Optometric Physician



Vol. 24, #8 •   Monday, February 20, 2023


Off the Cuff: More Than Meets the Eye

I have a patient who at 6 years old was diagnosed with an orbital rhabdomyosarcoma. He had surgery that successfully removed the cancer but disfigured his orbit yet saved his life. Amazingly, the eye was still sighted. You can only imagine the difficulties of navigating his childhood as a cancer patient who looked different and what kind of lifelong impact that would have on him. After undergrad, he was finally able to undergo a long-awaited reconstruction of the orbit. Unfortunately, during this surgery his optic nerve was “nicked” instantly blinding that eye. He now has so little eyelid tissue that the nasal half cannot close, subsequently leaving him with chronic exposure, blepharitis, trichiasis, meibomian gland dysfunction, and an inability to be fit with a scleral shell, so the resulting recurrent corneal ulcerations and scarring was not surprising.

One weekend when another of these ulcerations recurred, he was seen at one of our not-so-friendly corneal specialist's office. He was given a prescription for antibiotics along with a referral for enucleation. The next day I got a panicked phone call from his wife. Was this his only option? Was there anything else that could be done? The patient's history with surgeries and his left eye were far from stellar so neither he or his wife were prepared when this was the recommendation given. When I saw the ulcer later that day, it was bad but salvageable. An amniotic membrane healed it quickly and after another discussion stressing the importance of maintenance care for that eye, that he admittedly would get lax on, he still has the eye.

Was the enucleation recommendation the wrong call? Not really. I had had a discussion with him in the past about blind painful eyes and the potential for enucleation, so the procedure would make sense. However, for this patient, his case was more than treating recurrent ulcers on a blind eye. His eye represented a physical and emotional journey that started in childhood, and the idea of losing the eye, even if it was essentially nonfunctional, would be another in a long series of traumatic events. Cases like these act as reminders that we need to take into consideration the whole patient—including their psychological and emotional, as well as their physical, well-being when recommending a course of treatment.


Shannon L. Steinhäuser, OD, MS, FAAO
Chief Medical Editor


Want to share your perspective?
Write to Dr. Shannon L. Steinhäuser, OD, MS, FAAO at ssteinhauser@gmail.com. The views expressed in this editorial are solely those of the author and do not necessarily represent the opinions of Jobson Medical Information LLC (JMI), or any other entities or individuals.


Pediatric Myopia Shift During the COVID-19 Pandemic Home Quarantine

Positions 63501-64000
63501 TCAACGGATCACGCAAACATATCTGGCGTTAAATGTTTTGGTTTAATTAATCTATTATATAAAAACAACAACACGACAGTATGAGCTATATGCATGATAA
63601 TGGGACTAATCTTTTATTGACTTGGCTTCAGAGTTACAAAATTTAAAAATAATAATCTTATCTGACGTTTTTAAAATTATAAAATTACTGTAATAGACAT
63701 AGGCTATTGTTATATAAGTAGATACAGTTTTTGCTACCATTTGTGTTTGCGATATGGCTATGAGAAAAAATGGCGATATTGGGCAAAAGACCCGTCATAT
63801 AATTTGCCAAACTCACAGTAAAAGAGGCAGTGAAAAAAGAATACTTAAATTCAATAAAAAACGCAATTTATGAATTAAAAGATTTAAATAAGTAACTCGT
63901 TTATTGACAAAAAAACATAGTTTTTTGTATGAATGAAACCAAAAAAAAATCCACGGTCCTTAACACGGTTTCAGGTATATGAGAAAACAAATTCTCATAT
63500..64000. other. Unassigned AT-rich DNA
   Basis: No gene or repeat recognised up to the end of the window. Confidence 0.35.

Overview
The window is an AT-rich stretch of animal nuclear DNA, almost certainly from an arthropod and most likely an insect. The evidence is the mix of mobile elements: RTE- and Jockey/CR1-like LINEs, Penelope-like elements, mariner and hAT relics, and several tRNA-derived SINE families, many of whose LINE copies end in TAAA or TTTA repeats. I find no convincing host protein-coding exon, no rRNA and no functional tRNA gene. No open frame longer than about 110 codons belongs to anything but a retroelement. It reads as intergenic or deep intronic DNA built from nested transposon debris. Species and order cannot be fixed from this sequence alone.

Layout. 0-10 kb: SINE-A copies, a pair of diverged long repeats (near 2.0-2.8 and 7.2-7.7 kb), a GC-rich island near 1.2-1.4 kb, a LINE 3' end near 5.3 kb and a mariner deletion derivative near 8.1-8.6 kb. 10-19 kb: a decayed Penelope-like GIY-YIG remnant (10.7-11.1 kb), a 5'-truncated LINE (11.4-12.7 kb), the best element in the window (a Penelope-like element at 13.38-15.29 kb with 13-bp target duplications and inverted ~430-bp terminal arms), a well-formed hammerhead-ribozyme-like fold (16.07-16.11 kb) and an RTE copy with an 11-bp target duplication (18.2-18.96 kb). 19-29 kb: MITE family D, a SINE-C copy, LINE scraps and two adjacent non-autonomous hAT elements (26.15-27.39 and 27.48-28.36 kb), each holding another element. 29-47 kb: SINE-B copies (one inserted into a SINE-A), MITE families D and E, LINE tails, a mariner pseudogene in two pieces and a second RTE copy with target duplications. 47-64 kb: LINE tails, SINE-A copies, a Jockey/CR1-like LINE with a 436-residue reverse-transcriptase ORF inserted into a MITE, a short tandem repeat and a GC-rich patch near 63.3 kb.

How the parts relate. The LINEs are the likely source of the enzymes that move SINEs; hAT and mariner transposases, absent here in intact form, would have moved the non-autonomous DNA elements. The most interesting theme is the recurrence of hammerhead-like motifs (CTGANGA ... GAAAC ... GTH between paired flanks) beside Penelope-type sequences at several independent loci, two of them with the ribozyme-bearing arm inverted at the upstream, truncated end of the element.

Outdoor activities were restricted during the COVID-19 outbreak, although digital learning grew. Concerns have been raised about the impact of these environmental changes on myopia status. This literature search aimed to examine myopia shift during the COVID-19 pandemic and offer the community evidence-based data. The literature search was undertaken in PubMed, SCOPUS, Science Direct, Web of Science and Google Scholar databases on published papers before May 17, 2022. The main outcome was mean spherical equivalent refraction (SER) before, at the onset and at the end of follow-up, during the COVID-19 pandemic.

Among 518 articles, 10 studies were included in the meta-analysis. The mean SER differences during the COVID-19 pandemic follow-up (mean follow-up time was 10 months) compared with before the pandemic was 0.15 diopter. After age adjustment using meta-regression, the mean SER differences during the COVID-19 follow-up compared with before the pandemic was -0.46D. Over the mean follow-up time during the COVID-19 pandemic, the SER mean difference was -0.55D showing that the mean SER had decreased significantly during the COVID-19 pandemic. The mean SER differences in myopic patients before COVID-19 compared with during the pandemic follow-up was -0.49D. Thus, the prior pandemic myopic patients became more myopic during the pandemic follow-up time.

This literature review indicates that during home quarantine, the mean SRE shifting in pediatrics accelerated. The authors wrote that this phenomenon should be given more attention by policymakers, eyecare experts, educators and parents.

SOURCE: Abounoori M, Aghajani A, Chaibakhsh S, et al. Paediatric myopia shift during the COVID-19 pandemic home quarantine: a systematic review and meta-analysis. BMJ Paediatr Open. 2022;6(1):e001755.



Prevalence of Meibomian Gland Atrophy in Patients Undergoing Cataract Surgery

The aim of this study was to determine the prevalence of meibomian gland (MG) atrophy in a US-based population of patients presenting for cataract surgery. In this retrospective study, case records of 391 patients ages 50 years or older, who had undergone a preoperative cataract surgery workup with meibography, were included. The amount of atrophy in the lower eyelid was graded as described by Arita et al. (grade 0=no atrophy, grade 1=1%-33% atrophy, grade 2=34%-66% atrophy, and grade 3=>66% atrophy), and the prevalence of MG atrophy was determined. Associations between MG atrophy and demography, comorbidities, and risk factors were evaluated.